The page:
Three high-yield companies have pulled $850 million of deals off the heavy new-issue calendar so far this month, and a fourth may follow.

Two companies, Kroger Co. and Fort Howard Corp., cited unfriendly debt market conditions in their decisions to postpone the deals.

Those two issuers can afford to wait because they rank among the high-yield market's better quality credits, junk market sources said.

By waiting, "if anything they are acting like investment-grade companies," one analyst said.

Kroger postponed a $250 million deal through Citicorp Securities Markets Inc. on Oct. 6, and Fort Howard last Thursday postponed a $500 million two-part offering through Morgan Stanley & Co.

A third firm, United States Leather Holdings, pulled off the calendar a $100 million offering date 2002 through Bear, Stearns & Co. because it hinged on an equity deal the company canceled.

"They probably could have gotten the [equity] deal done, but not at the price they wanted," one buyside source said.

The source cited stock market troubles and the size of the equity offering, which some buyers may have found too small to ensure sufficient liquidity. Comment could not be obtained from Bear Stearns.

Although it has not officially pulled its two-part offering, another issuer, United Gas Pipe Line Co., continues to assess market conditions and weigh financing alternatives, company spokeswoman Beth West said yesterday. Rumors circulated earlier this month that the company would pull its offering.

The proposed deal consists of $125 million of senior notes due 1999 and $125 million of senior notes due 2002 through Salomon Brothers.

In secondary trading yesterday, the high-yield market was 1/4 point lower in "relatively listless activity," one high-yield participant said. High-grades moved lower in sympathy with Treasuries.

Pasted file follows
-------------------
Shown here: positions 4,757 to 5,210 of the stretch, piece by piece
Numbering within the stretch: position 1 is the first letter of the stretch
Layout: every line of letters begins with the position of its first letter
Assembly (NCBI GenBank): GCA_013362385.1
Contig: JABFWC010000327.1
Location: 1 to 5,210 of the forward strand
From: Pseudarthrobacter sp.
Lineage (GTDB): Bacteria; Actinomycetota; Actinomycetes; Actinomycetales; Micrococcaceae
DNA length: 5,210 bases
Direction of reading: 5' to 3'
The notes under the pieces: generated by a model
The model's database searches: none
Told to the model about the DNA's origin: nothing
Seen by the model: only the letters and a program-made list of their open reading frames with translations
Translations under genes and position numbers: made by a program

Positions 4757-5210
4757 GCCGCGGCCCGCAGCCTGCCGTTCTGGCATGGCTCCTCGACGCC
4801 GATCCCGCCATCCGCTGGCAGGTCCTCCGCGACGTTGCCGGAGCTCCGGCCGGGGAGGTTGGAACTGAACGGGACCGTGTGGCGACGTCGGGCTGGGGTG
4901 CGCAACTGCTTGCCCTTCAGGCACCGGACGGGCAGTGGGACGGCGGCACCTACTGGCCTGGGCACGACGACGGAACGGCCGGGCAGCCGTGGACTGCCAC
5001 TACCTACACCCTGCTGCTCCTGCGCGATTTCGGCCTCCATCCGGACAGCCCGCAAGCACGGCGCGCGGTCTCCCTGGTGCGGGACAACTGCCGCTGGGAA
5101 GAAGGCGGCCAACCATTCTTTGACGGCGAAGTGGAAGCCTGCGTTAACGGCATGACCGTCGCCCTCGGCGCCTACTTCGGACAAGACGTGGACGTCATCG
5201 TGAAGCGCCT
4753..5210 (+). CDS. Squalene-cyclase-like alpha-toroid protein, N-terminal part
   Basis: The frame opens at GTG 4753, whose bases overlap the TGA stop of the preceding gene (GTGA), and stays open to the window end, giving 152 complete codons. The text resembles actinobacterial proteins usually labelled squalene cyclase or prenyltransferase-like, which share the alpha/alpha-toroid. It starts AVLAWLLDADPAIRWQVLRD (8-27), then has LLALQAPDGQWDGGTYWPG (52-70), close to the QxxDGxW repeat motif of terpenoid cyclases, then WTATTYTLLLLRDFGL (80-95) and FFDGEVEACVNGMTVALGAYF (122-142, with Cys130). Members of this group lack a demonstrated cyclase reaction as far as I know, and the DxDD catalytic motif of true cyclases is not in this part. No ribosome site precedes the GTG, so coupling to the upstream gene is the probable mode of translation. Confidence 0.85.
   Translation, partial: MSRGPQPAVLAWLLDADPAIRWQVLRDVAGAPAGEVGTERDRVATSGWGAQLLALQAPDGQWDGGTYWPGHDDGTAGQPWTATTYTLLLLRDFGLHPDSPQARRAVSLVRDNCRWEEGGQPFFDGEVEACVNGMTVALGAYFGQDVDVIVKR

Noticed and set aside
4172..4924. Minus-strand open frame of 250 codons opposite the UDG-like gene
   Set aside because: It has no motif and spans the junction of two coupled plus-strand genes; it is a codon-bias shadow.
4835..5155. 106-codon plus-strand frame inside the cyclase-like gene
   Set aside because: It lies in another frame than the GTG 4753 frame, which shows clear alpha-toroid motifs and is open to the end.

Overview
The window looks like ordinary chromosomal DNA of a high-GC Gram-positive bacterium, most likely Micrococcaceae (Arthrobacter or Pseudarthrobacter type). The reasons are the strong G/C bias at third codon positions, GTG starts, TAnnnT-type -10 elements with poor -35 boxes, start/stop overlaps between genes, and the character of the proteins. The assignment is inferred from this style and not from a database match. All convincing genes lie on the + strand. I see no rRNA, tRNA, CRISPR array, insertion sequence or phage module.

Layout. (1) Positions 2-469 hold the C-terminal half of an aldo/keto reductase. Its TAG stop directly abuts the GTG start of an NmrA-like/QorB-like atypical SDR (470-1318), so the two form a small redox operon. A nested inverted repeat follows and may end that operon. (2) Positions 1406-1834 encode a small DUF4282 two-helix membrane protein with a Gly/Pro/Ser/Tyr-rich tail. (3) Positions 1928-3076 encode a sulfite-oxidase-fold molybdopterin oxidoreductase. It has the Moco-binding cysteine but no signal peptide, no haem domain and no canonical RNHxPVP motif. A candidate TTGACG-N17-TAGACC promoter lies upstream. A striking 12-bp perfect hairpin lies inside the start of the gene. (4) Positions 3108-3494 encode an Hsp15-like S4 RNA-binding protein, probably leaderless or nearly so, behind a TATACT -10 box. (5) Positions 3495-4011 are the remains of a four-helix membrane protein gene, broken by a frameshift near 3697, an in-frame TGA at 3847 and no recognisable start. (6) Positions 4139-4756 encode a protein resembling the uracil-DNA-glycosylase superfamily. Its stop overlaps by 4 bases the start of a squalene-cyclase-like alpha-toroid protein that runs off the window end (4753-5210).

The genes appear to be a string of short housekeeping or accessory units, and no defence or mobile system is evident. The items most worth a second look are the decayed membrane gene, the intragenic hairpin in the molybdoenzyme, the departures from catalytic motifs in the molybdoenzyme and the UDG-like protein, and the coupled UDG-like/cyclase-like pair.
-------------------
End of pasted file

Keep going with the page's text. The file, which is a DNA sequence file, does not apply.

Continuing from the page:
New Issues

Dr. Pepper/Seven-UP Cos. issued $375 million of senior subordinated discount notes due 2002. The notes, which have a $656.5 million face amount, were priced at 57.1204, to yield 11.5%. They are callable after five years at 104.313 and moving progressively to par. If the company completes an initial public offering, it can call 50% of the deal of 107 in the first 24 months. Moody's rates the offering Caa, while Standard & Poor's rates it CCC-plus. BT Securities lead managed the offering.

Noranda Forest issued $100 million of 8.875% notes due 1999. The noncallable notes were priced at 99.661, to yield 8.94%, or 250 basis points over comparable Treasuries. Moody's rates the offering Baa3, while Standard & Poor's rates it BBB-minus. First Boston Corp. lead managed the offering. Wisconsin Public Service yesterday issued $50 million of 7.30% first mortgage bonds due 2002. The noncallable bonds were priced at 99.713 to yield 7.34%, or 50 basis points over comparable Treasuries. Moody's Investors Service rates the offering Aa2, while Standard & Poor's Corp. rates it AA-plus. Kidder Peabody & Co. lead managed the offering.

Zions Bancorp issued $50 million of 8.625% subordinated notes due 2002. The noncallable notes were priced at 99.402 to yield 8.715% or 187.5 basis points over comparable Treasuries. Moody's rates the offering Baa2, while Standard & Poor's rates it BB-plus. Goldman, Sachs & Co. sole managed the offering.

Standard & Poor's has upgraded Georgia Gulf Corp.'s subordinated debt to BB-minus from B and removed it from Credit Watch where it was placed with positive implications on April 15.

The company was placed under review for a possible upgrade after announcing it intended to sell common stock, a Standard & Poor's release says.

Approximately $475 million of debt is outstanding. The implied senior debt rating is BB-plus.

"The ratings reflect the firm's position as a low-cost, mid-sized commodity chemical producer and its diminishing but still heavy debt burden," the release says. "The company used the $145 million proceeds from the sale of 6.1 million common shares to further reduce senior debt incurred in a 1990 defensive recapitalization."

Moody's has cut Sea Containers Ltd.'s preferred stock to "b1" from "ba3," and give a B1 rating to its proposed senior subordinated debentures due 2004.

The rating action also affects the company's 10.25% subordinated debentures due 1998, which were lowered to B1 from Ba3.

"The new ratings and rating downgrades are based upon Sea Container's aggressive capital expenditure program, increasing leverage, modest coverage measurements, and exposure to the cyclicality of container shipment demand," a Moody's release says.

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